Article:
Into the wild: Local teens from Nevada County return from an adventure in the Alaska bush
With the buzz of back to school, the inevitable question arises: “What did you do this summer?” Seven local teens will have a remarkable tale to tell.
Rick Berry, the executive director of Nevada City-based non-profit 4 Elements Earth Education (4EEE), led a summer adventure in Alaska that would prove to be a journey of a lifetime for seven teenagers and six adults, beginning at the base of Peters Hills, Alaska — smack dab in the middle of Grizzly bear country.
Berry instructed the crew to pack minimal gear to start: a blanket pack, extra clothes, rain gear and tarp, water bottle, nuts and dried fruit, hard boiled eggs and two sandwiches.
The beginning of the trek offered vistas of Trapper Creek to the east, and the gigantic Alaskan mountain range to the north, with the beacon of Mount Denali rising up above the clouds.
It also offered fresh brown bear tracks, the sheer size of them an immediate rousing mark of their new surroundings. First lesson for the crew: gun safety.
Adventuring through Alaska
The group then began their trek through varied landscapes of open tundra and thickets of Alder jungles speckled with Devils Club (a stabbing plant that is both dangerous and medicinal), often stopping and grazing on a cornucopia of berries. They covered just under 20 miles on foot, and spent the first night in the rain under a tarp with wool blankets for warmth.
On the second day the group came across a slough of water without a plan on how to cross. The teens were asked how they could cross it, and one of them pulled an inflatable dingy raft out of his pack, big enough for one person.
The crew crossed that way — shuttling the dingy back and forth — until they made it to the Tokositna River in time for their important helicopter supply drop that included 1600 pounds worth of gear.
After a days’ rest in the shadows of Mt. Denali, bathing in the clear glacier waters, Berry noticed that the group soon became immersed in “wilderness mind,” the underlying purpose of a trip like this.
“Our days were longer and time slowed way down. This is the very essence of what to strive for … a state of conscious awareness,” Berry said. “Our modern time clock begins to vanish and the present moment becomes the eternal now. The teens were sharing stories around the fire about the meal being eaten (salmon, moose and caribou, hunted by the guides), which tied them even more closely to the land and all she provides.”
Feeling rejuvenated, the group was ready to face the next task — to raft the Tokositna River for 60 miles.
The river was smooth the first day as they navigated through silty glacier waters and a large beaver habitat, arriving at “Wolf” Island to camp, where there were many tracks of a recent wolf pack from the week before.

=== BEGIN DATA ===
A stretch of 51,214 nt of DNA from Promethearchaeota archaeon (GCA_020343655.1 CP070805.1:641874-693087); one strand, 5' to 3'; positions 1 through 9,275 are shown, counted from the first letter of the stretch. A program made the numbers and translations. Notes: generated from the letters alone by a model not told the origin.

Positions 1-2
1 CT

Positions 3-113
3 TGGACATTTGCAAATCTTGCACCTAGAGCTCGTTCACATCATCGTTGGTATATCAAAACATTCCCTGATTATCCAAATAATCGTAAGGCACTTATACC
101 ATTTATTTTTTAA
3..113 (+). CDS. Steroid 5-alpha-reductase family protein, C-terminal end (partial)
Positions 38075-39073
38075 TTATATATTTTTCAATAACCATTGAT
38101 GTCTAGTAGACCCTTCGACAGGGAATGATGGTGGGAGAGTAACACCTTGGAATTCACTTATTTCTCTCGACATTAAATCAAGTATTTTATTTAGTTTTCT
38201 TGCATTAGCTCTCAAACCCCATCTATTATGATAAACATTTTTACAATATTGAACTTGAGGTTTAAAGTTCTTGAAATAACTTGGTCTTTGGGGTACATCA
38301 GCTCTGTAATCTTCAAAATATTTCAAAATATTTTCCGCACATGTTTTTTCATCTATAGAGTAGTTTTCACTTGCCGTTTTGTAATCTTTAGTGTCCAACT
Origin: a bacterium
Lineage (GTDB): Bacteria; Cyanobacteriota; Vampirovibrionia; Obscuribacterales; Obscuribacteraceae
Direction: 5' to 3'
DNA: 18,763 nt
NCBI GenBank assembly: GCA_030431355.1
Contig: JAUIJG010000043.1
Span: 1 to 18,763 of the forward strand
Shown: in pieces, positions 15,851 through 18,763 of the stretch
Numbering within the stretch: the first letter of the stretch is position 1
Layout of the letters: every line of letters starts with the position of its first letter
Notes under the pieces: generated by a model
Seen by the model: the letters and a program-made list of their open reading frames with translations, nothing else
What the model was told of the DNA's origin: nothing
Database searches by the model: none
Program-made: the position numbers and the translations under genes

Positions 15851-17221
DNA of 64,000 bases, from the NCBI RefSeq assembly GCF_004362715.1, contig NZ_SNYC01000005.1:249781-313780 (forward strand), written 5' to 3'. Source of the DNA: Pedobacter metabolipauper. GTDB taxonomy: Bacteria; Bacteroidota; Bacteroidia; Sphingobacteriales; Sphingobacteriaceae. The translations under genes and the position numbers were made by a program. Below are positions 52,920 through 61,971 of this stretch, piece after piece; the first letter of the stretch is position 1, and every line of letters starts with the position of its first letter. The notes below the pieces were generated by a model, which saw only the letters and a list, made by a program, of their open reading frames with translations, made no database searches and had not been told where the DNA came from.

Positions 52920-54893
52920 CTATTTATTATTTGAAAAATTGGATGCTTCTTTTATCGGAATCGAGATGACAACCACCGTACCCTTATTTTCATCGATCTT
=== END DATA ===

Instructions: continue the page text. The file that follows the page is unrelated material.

The river wasn’t so smooth-going the following days, with intermittent cold rain and many downed trees from the recent high water. Entering the Ruth River where it merges to create the Sulitna River, the cold glacial water created a high bank of fog on the river’s surface for them to steer through.
But there were standout moments for the group, too, like floating by a huge family of 30 or more eagles all perched in the trees; a found keepsake for one teen of moose antlers; and a final day of camping under raft shelters that provided a kitchen camp for cooking with the cookstoves for the first time, and a campfire camp, where the group enjoyed a meal of fresh salmon and salty potatoes.
“The last day we rafted straight across the river to witness salmon fins streaking in the river at the mouth of a small creek,” Berry said. “They came flopping on the shore as they were scared by one of our rafts. A teen bent down and picked one up — a beautiful pink salmon with a hump on its back flopped around in his hands. He let it go back to the stream, free to start its journey up the steep mountain creek and spawn.”
Next up from 4EEE
4 Elements Earth Education, headquartered in Nevada City, offers programs year-round for public school, charter and home-school schedules.
4EEE’s mission is to guide youth, families and community toward pure connections with the Earth through direct, nature-based experiences by teaching the art and science of wilderness survival through outdoor adventure, storytelling, land stewardship and hands-on development of traditional skills.
One of its programs, Fox Walkers, is an ongoing program in Nevada City designed for home-schoolers and public school students that imparts hands-on instruction in the ancient arts of wilderness survival, animal tracking and nature awareness.
The late fall session starts at the end of October, and runs for seven weeks.
Visit http://www.4EEE.org or call 530-265-2036 for more information.
Source: 4 Elements Earth Education
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